‘Hogarth: Place and Progress’ is an exhibition running at Sir John Soane’s Museum in Lincoln’s Inn fields. It’s done well for them, with queues running down the street and timed tickets being picked up in hours. In some ways, the exhibition isn’t offering much, half the paintings are available during a normal visit to the museum and the other half can usually be seen at the National Gallery. It’s not so much what’s on display, but how it’s displayed.
For the first time in my memory, the pictures are at face height. You can get right up to them, peer them in the eyes, read the writing on the various pieces of paper littering the mis-en-scene and catch details you may have heard about but never seen.
There’s a real thrill at getting so close to them and that makes it utterly worthwhile grabbing a (free) ticket for. I saw the tiny details, like a pair of glasses hanging up to suggest the main character’s short-sightedness. Now I can see that music being played in one scene is about the rape of the Sabines (‘Sobbin’ Women) and in the background there’s a woman needlessly setting fire to a world map.
Some of the details are really peculiar, there’s an old woman in the first ‘Rake’s Progress’. She stands by the fireplace but the fireplace can still be seen through her. Is she a second thought? Unfinished? I never knew that the ‘Rake’s Progress’ scene in the gambling house includes a failed attempt at making Icarus wings. Nor did I realise that the gambling den is being burnt down - it’s amazing to catch these peculiar moments in the paintings.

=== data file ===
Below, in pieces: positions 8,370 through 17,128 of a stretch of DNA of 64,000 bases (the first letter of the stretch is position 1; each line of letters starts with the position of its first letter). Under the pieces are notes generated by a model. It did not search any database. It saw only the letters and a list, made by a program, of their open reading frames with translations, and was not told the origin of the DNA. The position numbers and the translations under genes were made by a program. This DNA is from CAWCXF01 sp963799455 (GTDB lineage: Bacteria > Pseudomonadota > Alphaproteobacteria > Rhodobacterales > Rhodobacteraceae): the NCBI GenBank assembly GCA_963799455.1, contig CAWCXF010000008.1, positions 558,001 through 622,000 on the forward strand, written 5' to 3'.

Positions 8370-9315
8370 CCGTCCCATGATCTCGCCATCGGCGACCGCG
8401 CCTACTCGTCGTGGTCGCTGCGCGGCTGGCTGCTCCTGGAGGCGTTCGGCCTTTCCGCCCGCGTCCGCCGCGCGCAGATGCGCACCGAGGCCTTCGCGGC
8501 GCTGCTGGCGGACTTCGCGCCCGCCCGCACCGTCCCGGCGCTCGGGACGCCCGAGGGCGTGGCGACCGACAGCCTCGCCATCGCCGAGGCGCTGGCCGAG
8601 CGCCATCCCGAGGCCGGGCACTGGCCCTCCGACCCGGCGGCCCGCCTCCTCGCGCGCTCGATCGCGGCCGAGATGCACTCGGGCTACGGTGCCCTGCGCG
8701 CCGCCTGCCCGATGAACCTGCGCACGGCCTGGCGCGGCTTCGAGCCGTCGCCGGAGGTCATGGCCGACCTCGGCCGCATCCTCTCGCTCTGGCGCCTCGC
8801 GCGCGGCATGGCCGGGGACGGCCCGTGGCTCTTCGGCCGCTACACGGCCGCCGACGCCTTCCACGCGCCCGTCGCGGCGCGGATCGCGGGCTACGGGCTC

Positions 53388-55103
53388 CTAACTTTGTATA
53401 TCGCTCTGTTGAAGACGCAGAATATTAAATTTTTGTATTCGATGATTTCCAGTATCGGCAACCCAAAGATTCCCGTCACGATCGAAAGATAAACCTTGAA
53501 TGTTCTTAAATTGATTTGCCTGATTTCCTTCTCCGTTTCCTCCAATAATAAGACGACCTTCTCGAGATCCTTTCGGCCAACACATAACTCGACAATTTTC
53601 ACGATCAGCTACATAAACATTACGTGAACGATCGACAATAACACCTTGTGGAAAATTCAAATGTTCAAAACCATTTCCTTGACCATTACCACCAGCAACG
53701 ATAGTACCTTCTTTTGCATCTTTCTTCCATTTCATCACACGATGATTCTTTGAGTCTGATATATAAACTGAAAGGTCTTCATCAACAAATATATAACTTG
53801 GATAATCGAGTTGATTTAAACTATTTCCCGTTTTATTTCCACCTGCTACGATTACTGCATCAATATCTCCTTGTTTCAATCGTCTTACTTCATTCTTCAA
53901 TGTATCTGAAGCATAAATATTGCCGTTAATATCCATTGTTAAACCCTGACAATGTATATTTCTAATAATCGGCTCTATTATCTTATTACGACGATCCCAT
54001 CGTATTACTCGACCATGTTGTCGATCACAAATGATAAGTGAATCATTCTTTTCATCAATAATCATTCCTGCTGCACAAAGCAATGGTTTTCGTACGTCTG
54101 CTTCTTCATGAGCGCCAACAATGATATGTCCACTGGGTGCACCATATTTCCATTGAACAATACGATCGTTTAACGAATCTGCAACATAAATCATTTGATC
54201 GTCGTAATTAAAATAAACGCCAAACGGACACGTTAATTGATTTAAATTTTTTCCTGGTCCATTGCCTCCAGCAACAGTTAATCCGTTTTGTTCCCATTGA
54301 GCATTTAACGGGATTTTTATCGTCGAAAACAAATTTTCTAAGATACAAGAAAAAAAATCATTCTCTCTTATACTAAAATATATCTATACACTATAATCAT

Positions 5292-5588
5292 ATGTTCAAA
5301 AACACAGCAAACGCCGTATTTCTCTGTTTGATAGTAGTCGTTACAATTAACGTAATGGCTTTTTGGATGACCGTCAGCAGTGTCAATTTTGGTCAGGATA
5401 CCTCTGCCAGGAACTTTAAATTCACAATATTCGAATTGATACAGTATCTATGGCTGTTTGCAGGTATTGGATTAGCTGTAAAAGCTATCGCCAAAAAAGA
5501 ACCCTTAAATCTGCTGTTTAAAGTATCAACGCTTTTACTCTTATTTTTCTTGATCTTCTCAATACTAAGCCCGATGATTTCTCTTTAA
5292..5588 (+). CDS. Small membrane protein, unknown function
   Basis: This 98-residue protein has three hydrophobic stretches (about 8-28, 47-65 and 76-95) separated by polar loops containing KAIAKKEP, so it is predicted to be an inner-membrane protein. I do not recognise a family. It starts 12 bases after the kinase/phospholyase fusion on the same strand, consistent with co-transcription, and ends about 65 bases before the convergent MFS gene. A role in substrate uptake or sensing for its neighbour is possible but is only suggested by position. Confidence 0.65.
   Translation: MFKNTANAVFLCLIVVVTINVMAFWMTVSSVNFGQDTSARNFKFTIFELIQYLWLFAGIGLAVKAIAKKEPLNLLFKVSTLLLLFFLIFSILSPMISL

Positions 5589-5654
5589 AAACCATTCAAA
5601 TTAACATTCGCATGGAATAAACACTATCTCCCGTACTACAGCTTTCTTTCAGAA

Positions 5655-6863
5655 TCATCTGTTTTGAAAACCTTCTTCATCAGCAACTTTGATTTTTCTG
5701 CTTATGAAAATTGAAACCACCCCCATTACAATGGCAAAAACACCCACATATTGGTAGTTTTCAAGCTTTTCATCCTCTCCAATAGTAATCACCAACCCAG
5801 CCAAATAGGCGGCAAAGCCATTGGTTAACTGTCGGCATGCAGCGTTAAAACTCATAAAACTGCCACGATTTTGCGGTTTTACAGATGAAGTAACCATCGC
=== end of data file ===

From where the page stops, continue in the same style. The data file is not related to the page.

Something I’d never seen before were the aborted attempts at creating woodcuts of the ‘Stages of Cruelty’. There’s something brilliantly stark about the harder lines and I wish they’d completed the sequence.
I am appallingly bad at analysing pictures, there’s not much I can say about the exhibition except to say that’s it’s a wonderfully unique and enjoyable experience and I urge anyone to go.